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Old 10-14-13, 09:34 AM   #311
Daox
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I took a little time on Friday night to take out the bad battery. I also got a new charger installed on it. So, I'm currently running 36V which will work fine.

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Old 05-16-14, 11:32 AM   #312
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This past Monday I went and picked up a new 12V battery for the mower. Last night, my wife and I installed it on the mower. We also sharpened the blades on the mowing deck after we removed the snowblower attachment. There are a couple more things to do to get it ready to go for the season like grease things up and clean up some wiring. It needs to happen soon, that grass isn't getting any shorter on its own! I'll get some pics up a little later.
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Old 09-09-14, 11:38 AM   #313
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I ran into another issue about a week ago. I sheared one of the bolts that holds the rear wheel to the axle. So, I removed the good side to see that the axle tubes are slotted pretty horribly. I'm now open to methods to repair the damage.

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Old 09-09-14, 11:30 PM   #314
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You mean that oval slot should be a simple hole?

Turn 90 degrees and drill a new hole?
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Old 09-10-14, 06:43 AM   #315
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The damaged hole needs to be welded up first since it has taken out so much material. Remember that slot is on both sides.

When drilling the new hole, see if you can put a hardened bushing in the axle, or at least use a bigger bolt. The axle material is too soft and malleable, and the fit too loose, so the relatively hard bolt "wallers out" (that's a technical term :-) ) the hole. A tighter fit may also help.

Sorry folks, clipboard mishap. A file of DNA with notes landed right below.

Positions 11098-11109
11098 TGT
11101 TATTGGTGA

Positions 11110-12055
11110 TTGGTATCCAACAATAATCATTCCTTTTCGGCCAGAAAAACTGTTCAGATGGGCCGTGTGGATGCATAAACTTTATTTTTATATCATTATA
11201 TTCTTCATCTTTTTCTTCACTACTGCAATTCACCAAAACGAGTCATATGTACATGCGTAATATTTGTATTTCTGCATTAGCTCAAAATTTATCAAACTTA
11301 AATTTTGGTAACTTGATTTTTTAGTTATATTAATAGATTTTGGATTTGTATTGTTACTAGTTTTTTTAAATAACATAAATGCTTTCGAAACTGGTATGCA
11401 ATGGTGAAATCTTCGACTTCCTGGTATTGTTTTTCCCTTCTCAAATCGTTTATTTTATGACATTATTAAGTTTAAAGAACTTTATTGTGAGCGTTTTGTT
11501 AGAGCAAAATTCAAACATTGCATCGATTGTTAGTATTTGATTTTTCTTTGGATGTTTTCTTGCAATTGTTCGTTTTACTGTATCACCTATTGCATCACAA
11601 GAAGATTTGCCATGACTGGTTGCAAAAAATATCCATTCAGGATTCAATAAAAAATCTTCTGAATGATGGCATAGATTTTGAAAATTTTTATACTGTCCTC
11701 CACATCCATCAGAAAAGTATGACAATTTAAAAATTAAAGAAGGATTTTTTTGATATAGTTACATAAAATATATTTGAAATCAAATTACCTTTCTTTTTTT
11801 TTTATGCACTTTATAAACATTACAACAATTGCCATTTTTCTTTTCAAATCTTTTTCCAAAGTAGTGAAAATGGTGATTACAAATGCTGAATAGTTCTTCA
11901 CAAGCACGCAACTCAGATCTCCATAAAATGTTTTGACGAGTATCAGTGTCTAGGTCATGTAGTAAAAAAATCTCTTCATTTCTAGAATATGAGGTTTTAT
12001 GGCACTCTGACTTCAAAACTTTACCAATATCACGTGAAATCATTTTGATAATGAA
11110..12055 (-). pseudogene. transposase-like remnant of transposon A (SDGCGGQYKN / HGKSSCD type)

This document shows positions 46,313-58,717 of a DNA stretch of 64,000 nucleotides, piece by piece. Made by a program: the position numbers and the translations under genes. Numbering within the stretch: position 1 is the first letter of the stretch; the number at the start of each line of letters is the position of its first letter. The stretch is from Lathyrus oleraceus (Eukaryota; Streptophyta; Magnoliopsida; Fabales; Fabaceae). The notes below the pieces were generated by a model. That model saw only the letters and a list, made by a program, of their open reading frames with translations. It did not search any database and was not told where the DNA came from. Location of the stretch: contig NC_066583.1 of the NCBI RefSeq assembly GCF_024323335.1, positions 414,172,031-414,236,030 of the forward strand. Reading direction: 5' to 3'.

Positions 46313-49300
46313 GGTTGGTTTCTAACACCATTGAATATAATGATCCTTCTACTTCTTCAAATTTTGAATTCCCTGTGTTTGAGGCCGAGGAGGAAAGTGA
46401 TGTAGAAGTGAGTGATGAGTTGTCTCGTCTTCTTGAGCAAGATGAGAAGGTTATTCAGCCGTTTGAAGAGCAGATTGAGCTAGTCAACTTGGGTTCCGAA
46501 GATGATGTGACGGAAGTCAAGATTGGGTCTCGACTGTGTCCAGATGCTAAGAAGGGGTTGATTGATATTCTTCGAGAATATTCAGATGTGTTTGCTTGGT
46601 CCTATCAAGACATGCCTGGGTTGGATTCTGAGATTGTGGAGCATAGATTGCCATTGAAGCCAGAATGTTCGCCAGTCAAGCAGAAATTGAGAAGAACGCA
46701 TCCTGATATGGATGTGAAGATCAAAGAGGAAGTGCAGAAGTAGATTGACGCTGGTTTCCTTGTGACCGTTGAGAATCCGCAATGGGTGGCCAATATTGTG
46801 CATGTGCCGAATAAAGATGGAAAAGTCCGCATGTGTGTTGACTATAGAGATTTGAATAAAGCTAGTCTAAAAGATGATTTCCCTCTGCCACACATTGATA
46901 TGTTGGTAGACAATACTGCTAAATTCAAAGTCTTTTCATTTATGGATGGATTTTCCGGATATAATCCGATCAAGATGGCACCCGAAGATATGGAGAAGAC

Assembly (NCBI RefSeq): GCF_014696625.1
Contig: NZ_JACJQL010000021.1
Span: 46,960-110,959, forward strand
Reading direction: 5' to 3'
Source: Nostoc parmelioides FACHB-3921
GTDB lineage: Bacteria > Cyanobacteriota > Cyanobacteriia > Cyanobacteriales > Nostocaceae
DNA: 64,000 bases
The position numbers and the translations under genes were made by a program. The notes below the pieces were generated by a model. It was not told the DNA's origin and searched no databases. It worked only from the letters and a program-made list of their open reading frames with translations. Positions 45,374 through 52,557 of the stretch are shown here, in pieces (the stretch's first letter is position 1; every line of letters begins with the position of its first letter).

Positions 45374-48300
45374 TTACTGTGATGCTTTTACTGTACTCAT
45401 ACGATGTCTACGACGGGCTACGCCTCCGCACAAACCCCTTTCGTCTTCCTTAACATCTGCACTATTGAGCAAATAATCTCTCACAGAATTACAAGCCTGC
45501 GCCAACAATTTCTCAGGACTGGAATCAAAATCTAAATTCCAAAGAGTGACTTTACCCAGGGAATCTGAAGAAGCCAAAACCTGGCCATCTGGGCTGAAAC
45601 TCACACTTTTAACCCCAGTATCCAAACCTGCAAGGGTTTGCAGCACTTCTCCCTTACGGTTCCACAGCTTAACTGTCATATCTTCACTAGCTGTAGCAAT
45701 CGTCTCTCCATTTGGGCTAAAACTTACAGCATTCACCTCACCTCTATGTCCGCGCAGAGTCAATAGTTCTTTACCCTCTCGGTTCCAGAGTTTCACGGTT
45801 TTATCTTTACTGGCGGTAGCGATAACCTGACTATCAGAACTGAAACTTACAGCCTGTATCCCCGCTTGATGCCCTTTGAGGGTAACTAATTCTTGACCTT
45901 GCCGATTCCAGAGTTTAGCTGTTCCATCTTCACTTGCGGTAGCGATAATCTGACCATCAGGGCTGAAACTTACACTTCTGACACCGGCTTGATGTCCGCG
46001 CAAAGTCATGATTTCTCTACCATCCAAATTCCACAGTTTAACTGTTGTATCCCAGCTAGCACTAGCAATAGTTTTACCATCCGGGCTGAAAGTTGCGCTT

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Old 09-10-14, 08:35 AM   #316
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The problem with drilling a new hole is that the hole is beyond the lip of the rim. So, I can't get a drill & drill bit in that far.
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Old 09-27-14, 01:04 PM   #317
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I have a toro proline 118 with a blown motor.
I often thought to convert it to an electric.
looks like you have a similar build.
I have only had random thoughts on how to do it.
How can I make a plan for this?
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Old 09-27-14, 01:50 PM   #318
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If you're mechanically inclined, its not too difficult. You have to find a way to mount an electric motor in place of the gas engine, and you have to find/make a place to mount a bunch of batteries.
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Old 09-29-14, 11:34 AM   #319
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Have you came up with a fix for the axle tubes? Looks like you're going to need to remove them from the rim, fix/replace, and weld them back in. Perhaps a holesaw in a a drill press the same size as the axle, cutting it from the backside? That way your not making the hole in the rim any bigger, and you can just weld in a new axle tube.
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Old 09-29-14, 06:21 PM   #320
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Quote:
Originally Posted by Daox View Post
The problem with drilling a new hole is that the hole is beyond the lip of the rim. So, I can't get a drill & drill bit in that far.
Here's an ancient farm tractor secret. You can't ask how I know, and I won't tell anyway.

Scrounge around and find some iron pipe that will barely try to slide around the axleshaft. If it gets stuck and won't go on far, that's ok. as long as the ID of the pipe is close to the OD of the shaft. Chop it down a couple or three inches long and drill your 3/8 or 7/16 inch holes through the center.

Using a sawzall, portaband, or band saw (or grinder with cutoff wheel, or cutting torch, or whatever...), cut the pipe straight down its length perpendicular to the direction of the through holes you just drilled. This will yield you two collars you can sandwich the axle tube and axle between. Test fit the collars onto the axle and shaft with a shiny new bolt, making sure there is a little wiggle room between the collars and the shaft: you don't want the collar halves wedging against each other, not even when they are tight. If stuff doesn't fit tightly, a ball peen hammer will convince the collar halves to submit. As long as the halves don't touch, they will self-center where they belong.

If you really want it to be permanent, paint or epoxy the axle where the collars will hide it and assemble wet. Tighten your bolt before the stuff sets up or skins, and once it does dry, it's almost as strong as a weld. I myself usually just spray paint everything once it is assembled tightly. It acts as loctite on everything.

Hope this helps,

Jeff


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